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Compare Junot Diaz's use of narrative techniques to present the alienation of the characters in the collection of short stories Drown and the novel The Brief Wondrous Life of Oscar Wao

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Compare Junot Diaz's use of narrative techniques to present the alienation of the characters in the collection of short stories "Drown" and the novel "The Brief Wondrous Life of Oscar Wao" In the novel "The Brief Wondrous Life of Oscar Wao" and the short stories in "Drown", more than anything, Diaz creates a strong sense of alienation within his characters. Everything in the world he creates feels somehow detached from the characters, leaving an overwhelming feeling of 'otherness' for both the characters and the reader. Both of these semi autobiographical texts chronicle the lives of Dominican Americans as they struggle to find their place in society, offering honest glimpses into the self and the immigrant experience in the USA. The novel " Oscar Wao" details the family history of the main character, Oscar de Leon, from his grandfather's years spent under the dictator Trujillo in the Dominican Republic, to Oscar's days as an alienated "ghetto nerd at the end of the world" in Washington Heights, New Jersey. The loosely structured stories in "Drown" collectively tell the story of Yunior de las Casas, spanning across his childhood in the impoverished barrios of Santo Domingo, the immigration of his family to the USA, the setting of his troubled adolescence and isolated adulthood. One of the ways in which Diaz presents alienation within his characters is through his realistic portrayal of the immigrant experience in the USA. ...read more.


This conflict of identity, the wish to be more American, while still wanting to distance himself from other Americans shows how out of place Yunior feels within American society. Moreover, this conflict of identity is one of the stronger instances of authorial intervention felt within both novels. It seems that through Yunior, Diaz is writing about the conflicting feelings he had about his cultural identity as a young man and even struggles with today. These feelings of otherness Diaz creates in both "Drown and "Oscar Wao", are reflected in the use of the dual settings of the Dominican Republic and the United States, leaving both the characters and the reader straddling two worlds; feeling alienated and out of place in both. In addition to this, Diaz's liberal use of Spanish throughout both texts serves as the primary method of alienation between both society and the protagonists, as well as between the reader and the characters. In "Oscar Wao" this is compounded by the use of "nerd speak"- constant references to comics and science fiction. Even the title of the book: "The Brief Wondrous Life of Oscar Wao" is taken from a line in an issue of the comic "Fantastic Four": "Of what import are brief, nameless lives...to Galactus." The reader who is not familiar with the marvel universe would not know that Galactus is the devourer of worlds, and that they, in a sense as readers act as Galactus; consuming Oscar's small world, then moving onto the next book. ...read more.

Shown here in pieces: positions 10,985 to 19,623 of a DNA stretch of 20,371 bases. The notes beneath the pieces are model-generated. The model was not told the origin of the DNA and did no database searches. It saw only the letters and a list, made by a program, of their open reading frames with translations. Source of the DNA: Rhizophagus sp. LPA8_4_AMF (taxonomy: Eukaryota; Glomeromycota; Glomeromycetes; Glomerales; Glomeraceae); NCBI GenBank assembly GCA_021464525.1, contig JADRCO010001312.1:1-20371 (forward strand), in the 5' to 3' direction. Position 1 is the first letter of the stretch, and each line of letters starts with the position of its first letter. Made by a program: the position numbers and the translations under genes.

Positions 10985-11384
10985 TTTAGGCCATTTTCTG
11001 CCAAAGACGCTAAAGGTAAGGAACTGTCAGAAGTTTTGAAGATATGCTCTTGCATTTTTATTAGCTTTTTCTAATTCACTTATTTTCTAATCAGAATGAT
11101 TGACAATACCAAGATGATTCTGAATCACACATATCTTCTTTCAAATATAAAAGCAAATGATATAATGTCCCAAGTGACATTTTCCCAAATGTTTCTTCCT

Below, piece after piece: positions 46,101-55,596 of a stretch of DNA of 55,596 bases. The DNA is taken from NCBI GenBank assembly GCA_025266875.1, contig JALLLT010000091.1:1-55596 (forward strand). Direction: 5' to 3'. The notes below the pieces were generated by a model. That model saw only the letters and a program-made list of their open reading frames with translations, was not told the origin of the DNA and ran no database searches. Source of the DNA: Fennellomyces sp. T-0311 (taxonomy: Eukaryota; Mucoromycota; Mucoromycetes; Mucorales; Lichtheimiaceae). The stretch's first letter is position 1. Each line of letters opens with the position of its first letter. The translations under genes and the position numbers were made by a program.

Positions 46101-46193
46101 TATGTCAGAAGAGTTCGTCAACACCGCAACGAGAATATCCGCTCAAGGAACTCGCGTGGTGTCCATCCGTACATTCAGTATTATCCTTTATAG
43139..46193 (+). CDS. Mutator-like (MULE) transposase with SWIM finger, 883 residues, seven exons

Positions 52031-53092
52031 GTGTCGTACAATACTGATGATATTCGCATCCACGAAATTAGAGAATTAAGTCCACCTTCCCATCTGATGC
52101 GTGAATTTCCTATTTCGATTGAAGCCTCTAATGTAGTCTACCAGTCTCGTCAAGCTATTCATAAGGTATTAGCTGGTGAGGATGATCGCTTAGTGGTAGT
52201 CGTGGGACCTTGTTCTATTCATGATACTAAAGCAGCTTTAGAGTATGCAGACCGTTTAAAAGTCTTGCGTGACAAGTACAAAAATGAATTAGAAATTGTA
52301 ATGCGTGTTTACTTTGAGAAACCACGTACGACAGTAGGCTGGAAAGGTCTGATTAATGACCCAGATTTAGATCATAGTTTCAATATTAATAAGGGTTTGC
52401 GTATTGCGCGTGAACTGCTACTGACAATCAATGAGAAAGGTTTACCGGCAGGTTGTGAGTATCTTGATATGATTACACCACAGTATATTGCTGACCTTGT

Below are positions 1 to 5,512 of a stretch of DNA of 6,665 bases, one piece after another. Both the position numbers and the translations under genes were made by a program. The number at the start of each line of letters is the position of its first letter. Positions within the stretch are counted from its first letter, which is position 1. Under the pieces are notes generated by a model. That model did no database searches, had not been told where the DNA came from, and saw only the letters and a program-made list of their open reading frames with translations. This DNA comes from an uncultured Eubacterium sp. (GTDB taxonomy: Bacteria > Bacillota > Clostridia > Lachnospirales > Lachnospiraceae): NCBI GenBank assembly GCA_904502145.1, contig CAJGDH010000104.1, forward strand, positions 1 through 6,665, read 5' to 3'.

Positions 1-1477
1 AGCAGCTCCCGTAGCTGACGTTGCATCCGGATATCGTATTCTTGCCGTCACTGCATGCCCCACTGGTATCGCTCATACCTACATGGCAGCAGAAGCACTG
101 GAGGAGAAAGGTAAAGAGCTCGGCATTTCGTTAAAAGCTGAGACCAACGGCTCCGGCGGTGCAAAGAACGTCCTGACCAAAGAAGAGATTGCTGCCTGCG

These flashbacks and forwards break apart the narrative and distance the reader from the main characters. The order in which the stories in "Drown" are presented is used to similar effect; all of the stories except two are in chronological order. The fourth story of the book, "Aguantando" ["Waiting"], tells of Yunior's life as a child in the Dominican Republic, but rather being a complete narrative shift, the story reads much like an afterthought, as if the character was reminiscing about a previous life, showing the character's emotional detachment. In a similar manner, the last story in "Drown", "Negocios", Yunior recounts the tale of his father's arrival the USA, ironically enough, making the beginning of the story the end again, forcefully pulling the reader out of the main story line as another means of alienating the reader. Diaz's exploration of alienation through the experiences of his characters in "Drown" and "Oscar Wao" raises deep questions within both the characters and readers. Like many others before him such as Walcott and Firmat, Diaz uses his own experiences in his writing to question the idea of cultural identity for those who often find themselves split between two contrasting cultures. This appeals to readers who can identify with this internal cultural conflict or who are questioning their place in the world, as well as allowing insight into a very introspective theme. ...read more.

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